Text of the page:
Wednesday, March 5, 2008

Brooklyn Botanic Garden and Sustainable Tea

This Saturday, the Brooklyn Botanic Garden is having a very cool local food event. They'll have workshops on the best foods to grow locally, how to grow in limited NYC space, sustainable watering practices, and more.

The only workshop addressing "tea" is "Brewing Compost Tea" (which, for those of you unitiated to the ways of composting, is nothing you'd want to drink!), but I think that this relates to the bigger picture of tea in that it has to do with the choices we make about what we consume. More and more people are turning to not only local, but organic, biodynamic, fair trade, and sustainably packaged foods and drinks. This is especially true of tea and other "luxury" or "specialty" foods. (I still find it funny that you can get an exceptional loose-leaf tea for about 25 cents a cup, yet it still gets pigeonholed as a "luxury item." Sure, it's luxurious, but it costs much less than your average soda!) This trend is growing in both the US and in the UK. Organic teas are becoming easier and easier to find (some companies, like Zhi Tea, sell only organic teas), and fair trade teas are following close behind in many areas. Sustainable packaging will be addressed at the next World Tea Expo and (I think) will become increasingly popular in the tea market. Now it's even possible to buy local tea in the US (if you live in South Carolina, Washington state, or Hawaii, or if you know the right people). Tea is one of the few (only?) foods that is closely linked to both foodie and health culture.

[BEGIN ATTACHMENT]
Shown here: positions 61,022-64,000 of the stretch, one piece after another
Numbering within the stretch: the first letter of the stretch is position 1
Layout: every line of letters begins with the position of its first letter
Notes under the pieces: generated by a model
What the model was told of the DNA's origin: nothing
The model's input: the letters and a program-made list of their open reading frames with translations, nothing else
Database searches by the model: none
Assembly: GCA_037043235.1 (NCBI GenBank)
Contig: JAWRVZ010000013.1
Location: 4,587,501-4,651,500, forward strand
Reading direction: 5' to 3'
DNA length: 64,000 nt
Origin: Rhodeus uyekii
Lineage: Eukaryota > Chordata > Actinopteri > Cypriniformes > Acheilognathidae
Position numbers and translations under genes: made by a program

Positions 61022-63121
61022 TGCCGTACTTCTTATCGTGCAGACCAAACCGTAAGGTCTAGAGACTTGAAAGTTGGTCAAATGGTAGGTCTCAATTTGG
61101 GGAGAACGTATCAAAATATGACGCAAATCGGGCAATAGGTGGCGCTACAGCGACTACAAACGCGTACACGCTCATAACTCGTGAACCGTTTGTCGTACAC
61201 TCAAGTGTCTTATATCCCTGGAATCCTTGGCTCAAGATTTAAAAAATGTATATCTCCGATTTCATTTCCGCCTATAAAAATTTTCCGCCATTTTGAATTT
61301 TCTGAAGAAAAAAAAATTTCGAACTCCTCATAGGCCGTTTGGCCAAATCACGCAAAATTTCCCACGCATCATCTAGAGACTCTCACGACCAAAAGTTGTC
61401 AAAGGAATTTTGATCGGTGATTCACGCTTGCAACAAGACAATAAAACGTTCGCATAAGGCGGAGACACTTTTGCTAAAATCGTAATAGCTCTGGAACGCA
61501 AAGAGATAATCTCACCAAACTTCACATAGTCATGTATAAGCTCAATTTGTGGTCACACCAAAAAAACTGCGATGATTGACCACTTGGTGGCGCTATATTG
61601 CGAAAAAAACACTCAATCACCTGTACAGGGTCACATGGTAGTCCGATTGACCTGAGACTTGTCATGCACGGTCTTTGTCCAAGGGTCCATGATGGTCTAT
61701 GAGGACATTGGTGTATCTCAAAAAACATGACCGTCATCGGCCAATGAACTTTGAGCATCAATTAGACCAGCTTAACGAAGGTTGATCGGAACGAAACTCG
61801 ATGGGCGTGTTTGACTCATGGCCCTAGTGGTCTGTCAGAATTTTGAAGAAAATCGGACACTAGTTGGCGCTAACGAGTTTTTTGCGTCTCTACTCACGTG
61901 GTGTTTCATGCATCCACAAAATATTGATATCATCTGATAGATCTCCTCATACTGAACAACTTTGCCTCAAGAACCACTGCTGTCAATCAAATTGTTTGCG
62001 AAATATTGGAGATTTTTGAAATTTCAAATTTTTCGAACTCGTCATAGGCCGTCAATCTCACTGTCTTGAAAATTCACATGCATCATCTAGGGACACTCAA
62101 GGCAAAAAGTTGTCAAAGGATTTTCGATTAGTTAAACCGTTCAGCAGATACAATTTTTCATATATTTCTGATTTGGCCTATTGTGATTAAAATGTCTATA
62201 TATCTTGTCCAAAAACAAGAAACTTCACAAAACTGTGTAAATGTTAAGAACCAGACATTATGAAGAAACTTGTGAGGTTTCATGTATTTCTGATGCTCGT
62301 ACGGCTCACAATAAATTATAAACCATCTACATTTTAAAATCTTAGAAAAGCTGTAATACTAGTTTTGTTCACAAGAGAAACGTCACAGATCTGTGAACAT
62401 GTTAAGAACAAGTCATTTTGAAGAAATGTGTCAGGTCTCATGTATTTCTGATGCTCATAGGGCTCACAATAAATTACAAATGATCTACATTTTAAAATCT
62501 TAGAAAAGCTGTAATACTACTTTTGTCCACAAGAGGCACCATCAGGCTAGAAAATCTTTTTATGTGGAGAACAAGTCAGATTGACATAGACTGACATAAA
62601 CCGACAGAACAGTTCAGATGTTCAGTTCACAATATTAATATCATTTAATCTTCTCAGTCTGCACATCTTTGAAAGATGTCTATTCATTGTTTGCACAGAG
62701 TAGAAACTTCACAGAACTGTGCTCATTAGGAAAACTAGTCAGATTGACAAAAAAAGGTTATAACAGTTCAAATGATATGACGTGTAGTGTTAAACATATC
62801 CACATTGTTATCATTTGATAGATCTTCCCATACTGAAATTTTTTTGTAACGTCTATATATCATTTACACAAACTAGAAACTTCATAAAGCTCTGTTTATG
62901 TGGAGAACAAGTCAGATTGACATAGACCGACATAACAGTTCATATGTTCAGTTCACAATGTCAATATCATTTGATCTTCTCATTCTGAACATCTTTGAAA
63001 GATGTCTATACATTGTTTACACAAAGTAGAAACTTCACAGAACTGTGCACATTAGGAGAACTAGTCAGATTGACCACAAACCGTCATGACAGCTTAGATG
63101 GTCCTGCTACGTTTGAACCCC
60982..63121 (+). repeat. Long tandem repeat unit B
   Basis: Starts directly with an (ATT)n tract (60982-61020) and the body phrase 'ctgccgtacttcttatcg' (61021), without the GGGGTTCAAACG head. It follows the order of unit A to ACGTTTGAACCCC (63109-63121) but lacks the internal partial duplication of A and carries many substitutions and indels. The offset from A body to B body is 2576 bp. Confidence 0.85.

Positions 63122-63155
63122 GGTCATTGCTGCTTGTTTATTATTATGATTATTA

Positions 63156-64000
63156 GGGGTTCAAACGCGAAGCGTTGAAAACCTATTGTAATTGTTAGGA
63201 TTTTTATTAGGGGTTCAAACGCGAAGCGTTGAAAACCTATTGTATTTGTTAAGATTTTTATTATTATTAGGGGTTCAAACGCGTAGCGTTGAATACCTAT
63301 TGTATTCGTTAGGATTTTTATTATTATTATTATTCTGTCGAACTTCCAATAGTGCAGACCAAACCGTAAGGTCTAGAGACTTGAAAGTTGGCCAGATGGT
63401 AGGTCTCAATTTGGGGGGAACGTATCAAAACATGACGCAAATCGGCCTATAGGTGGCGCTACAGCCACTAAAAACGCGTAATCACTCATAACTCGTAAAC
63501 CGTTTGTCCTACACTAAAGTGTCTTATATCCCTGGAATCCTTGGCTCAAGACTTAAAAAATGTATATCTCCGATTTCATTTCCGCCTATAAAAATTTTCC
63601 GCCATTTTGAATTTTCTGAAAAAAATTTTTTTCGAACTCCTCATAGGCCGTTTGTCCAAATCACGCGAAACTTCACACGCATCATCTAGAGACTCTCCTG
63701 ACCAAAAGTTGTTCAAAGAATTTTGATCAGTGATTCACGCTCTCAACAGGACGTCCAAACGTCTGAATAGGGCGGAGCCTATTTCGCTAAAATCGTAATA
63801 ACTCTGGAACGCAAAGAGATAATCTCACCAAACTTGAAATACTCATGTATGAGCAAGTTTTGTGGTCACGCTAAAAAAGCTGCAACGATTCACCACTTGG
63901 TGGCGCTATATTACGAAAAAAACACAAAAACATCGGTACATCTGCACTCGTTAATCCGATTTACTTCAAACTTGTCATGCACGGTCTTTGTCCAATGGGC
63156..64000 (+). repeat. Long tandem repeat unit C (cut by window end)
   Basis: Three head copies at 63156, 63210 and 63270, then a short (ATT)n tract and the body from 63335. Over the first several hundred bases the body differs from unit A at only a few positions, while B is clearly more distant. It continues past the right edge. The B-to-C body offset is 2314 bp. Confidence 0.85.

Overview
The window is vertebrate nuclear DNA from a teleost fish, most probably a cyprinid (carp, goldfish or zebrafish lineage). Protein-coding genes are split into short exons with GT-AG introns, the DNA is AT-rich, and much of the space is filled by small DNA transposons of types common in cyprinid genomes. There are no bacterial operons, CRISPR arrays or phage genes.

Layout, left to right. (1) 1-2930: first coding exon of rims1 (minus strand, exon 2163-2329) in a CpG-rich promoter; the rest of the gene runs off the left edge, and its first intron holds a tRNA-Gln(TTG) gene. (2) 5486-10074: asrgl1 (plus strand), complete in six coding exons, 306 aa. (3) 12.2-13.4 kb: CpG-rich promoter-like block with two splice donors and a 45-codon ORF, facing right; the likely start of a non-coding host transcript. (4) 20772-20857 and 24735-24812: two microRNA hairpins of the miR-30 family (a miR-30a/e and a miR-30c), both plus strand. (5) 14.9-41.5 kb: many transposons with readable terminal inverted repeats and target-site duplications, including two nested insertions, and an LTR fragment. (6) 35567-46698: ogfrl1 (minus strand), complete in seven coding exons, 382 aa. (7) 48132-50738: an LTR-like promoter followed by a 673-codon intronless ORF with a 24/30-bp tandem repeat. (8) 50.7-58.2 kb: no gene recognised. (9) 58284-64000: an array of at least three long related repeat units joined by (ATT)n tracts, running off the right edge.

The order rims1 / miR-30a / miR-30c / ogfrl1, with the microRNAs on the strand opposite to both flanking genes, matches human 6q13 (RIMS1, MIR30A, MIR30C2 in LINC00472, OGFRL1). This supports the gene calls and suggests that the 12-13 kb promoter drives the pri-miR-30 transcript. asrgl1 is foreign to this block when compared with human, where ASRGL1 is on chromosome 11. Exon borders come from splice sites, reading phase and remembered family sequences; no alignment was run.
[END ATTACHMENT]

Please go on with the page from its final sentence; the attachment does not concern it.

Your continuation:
I am very interested to see where it will go as trends from both sides influence its production, processing, packaging, and marketing in the US and elsewhere. What do you see in the future of tea? Anyone care to read the leaves and speak up on the issue?

PS--The event I mentioned before rambling, Making Brooklyn Bloom, is free if you print out a flyer from their site.

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